Well, I got back the pictures from Israel, and disappointingly few of them turned out well. Time to get a digital camera.
I stuck up some of the best here. Most of these are probably not of general interest, but some of you may like the last two.
The inscription is from the dig site I was visiting. This photo was taken on top of one of the (still-being-excavated) walls of the city from the Jebussite stratum (ca. 2000-1300BC). The inscription is a bit faint in the picture (it’s the scratched lines in the stone) but it reads “Nahum” (a man’s name) in the Hebrew script of that period. From its language one can infer that it was written after the Jewish conquest of the city, so it’s probably ca. 1300.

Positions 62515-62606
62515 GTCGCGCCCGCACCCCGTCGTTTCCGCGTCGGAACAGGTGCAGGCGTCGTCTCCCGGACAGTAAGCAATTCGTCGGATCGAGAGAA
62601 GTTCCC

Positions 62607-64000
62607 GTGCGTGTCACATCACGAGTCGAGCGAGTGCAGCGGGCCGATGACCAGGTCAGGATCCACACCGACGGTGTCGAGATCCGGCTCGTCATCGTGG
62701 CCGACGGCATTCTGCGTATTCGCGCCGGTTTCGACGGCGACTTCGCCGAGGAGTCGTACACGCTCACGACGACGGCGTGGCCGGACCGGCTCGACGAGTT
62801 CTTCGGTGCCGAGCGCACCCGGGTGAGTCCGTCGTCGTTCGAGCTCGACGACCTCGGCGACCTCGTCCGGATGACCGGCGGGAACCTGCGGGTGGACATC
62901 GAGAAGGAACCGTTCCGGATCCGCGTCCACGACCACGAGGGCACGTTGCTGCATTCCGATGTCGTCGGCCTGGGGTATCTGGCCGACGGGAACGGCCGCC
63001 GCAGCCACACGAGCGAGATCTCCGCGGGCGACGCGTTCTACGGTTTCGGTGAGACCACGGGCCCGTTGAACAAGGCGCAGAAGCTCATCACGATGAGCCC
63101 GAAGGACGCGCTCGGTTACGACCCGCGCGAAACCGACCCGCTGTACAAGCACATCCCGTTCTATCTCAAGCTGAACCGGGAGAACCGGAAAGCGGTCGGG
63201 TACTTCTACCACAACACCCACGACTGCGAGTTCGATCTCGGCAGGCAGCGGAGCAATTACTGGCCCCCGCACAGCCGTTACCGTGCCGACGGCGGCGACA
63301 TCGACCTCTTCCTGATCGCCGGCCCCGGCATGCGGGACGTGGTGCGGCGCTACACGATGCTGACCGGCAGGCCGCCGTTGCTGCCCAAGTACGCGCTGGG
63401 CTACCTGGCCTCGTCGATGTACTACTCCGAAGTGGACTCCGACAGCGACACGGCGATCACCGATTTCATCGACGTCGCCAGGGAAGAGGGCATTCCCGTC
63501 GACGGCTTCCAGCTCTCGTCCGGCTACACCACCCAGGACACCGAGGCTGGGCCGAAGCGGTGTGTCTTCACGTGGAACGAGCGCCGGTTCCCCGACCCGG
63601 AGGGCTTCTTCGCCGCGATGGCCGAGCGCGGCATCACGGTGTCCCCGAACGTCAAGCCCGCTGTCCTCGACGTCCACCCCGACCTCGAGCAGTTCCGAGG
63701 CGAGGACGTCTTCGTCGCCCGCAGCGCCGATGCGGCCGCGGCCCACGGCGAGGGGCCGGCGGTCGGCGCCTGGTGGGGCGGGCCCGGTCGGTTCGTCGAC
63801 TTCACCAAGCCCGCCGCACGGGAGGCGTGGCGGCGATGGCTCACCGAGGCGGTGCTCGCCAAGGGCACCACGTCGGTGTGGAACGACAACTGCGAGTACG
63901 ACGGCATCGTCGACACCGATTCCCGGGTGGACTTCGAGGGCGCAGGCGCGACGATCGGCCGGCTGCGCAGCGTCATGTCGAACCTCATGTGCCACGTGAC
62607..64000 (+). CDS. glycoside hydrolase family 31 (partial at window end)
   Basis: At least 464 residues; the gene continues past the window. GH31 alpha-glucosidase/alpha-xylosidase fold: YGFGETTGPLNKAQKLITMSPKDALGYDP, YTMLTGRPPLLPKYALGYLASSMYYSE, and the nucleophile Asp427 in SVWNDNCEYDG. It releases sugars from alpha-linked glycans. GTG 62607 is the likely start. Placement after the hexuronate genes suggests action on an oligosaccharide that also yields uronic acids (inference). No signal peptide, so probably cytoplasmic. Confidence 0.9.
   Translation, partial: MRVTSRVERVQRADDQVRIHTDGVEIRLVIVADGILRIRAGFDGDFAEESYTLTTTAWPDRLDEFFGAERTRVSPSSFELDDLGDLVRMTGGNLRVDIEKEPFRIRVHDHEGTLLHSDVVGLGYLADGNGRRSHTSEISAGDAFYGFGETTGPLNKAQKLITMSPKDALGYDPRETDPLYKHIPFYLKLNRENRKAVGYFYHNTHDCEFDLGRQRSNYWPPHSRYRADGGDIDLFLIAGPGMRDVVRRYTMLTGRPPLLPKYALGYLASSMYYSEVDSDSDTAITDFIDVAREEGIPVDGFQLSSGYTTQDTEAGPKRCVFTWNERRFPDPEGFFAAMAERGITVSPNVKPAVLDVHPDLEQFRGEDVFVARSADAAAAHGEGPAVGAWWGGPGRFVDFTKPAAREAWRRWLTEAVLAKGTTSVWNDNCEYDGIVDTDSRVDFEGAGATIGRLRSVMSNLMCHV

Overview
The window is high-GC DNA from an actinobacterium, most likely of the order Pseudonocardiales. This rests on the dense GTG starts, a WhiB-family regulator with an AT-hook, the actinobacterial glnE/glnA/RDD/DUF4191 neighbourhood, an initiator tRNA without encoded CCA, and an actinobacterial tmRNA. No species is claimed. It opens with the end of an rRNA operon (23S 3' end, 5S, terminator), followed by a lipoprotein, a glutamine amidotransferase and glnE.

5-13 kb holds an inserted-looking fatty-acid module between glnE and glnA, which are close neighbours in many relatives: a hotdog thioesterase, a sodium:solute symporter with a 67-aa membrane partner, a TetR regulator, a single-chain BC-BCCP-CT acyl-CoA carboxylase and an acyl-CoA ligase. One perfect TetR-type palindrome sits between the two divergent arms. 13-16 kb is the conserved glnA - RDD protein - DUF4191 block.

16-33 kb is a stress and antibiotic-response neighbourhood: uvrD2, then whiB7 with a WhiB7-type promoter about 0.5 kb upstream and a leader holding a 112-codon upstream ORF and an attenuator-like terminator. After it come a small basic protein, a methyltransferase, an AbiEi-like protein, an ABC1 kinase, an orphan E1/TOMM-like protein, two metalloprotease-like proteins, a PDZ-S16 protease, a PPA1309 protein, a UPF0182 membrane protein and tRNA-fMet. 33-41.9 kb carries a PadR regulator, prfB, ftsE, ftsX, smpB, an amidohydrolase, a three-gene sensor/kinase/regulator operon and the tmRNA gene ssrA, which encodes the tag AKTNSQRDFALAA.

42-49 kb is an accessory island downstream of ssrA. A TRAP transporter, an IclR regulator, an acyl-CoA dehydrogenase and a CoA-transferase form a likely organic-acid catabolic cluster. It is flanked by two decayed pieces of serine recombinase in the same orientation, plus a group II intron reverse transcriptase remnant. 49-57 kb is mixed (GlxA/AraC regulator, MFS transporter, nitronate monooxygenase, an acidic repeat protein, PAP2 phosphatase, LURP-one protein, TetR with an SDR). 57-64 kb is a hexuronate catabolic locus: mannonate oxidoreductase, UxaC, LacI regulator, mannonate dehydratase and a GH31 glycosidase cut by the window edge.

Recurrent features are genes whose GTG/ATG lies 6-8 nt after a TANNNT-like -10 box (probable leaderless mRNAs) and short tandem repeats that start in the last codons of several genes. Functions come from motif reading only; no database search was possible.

The other picture was taken from a hillside in Jerusalem. (For purposes of orientation: This is on a hillside adjacent to the Old City. Relative to the center of this picture, the Wall is at 4 o’clock, and the al-Aqsa mosque is at 5 o’clock. The hill itself is part of Jerusalem. The hill on the left of this picture is actually a Palestinian village; the hill on the right is part of Jerusalem; and the valley between the two is Gehennom, the valley of Hinnom, which several thousand years ago was used as the city dump, and was a place to throw the bodies of people you really didn’t like. Thus going to Gehennom when you died was considered a generally bad thing.
For further orientation: The Jebusite wall (v.s.) is at 9 o’clock to me in this picture, and about fifty meters straight down. Did I mention that all archaeology in this city is urban archaeology, and goes right through buildings? Almost all of the city is about as dense as the hill on the left in this picture.